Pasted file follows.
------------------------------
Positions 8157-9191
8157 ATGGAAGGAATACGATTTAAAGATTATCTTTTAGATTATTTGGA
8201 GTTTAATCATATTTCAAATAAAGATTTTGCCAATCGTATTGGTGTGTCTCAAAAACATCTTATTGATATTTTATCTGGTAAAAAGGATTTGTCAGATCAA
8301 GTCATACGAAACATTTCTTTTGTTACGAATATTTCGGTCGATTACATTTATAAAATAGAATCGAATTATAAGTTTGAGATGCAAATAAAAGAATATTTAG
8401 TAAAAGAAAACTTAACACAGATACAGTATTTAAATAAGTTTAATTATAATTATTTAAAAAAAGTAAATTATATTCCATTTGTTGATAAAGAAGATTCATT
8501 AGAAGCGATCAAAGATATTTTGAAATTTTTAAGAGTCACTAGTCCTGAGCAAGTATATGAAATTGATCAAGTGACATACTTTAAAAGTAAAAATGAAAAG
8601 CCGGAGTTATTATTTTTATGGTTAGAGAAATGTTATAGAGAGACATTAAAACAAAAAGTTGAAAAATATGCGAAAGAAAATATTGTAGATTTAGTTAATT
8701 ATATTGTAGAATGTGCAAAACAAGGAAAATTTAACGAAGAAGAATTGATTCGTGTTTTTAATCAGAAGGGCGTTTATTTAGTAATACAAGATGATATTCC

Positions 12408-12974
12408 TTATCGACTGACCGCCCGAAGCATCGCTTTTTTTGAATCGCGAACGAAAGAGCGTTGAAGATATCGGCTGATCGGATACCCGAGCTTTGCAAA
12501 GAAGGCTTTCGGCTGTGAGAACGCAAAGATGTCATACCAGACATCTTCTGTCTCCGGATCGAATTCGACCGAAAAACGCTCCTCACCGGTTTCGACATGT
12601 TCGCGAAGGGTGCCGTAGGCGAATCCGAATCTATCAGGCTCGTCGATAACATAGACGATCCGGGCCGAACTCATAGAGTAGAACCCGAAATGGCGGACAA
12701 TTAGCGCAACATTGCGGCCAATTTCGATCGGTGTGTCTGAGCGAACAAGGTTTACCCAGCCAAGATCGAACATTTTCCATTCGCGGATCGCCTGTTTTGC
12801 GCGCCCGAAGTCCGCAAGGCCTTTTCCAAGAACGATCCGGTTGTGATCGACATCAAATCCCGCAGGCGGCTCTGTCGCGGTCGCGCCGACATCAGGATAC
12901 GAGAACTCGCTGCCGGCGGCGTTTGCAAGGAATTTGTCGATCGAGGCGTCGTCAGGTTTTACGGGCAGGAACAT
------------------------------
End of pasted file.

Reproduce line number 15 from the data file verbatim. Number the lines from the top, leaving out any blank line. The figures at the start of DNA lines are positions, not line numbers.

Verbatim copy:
12901 GAGAACTCGCTGCCGGCGGCGTTTGCAAGGAATTTGTCGATCGAGGCGTCGTCAGGTTTTACGGGCAGGAACAT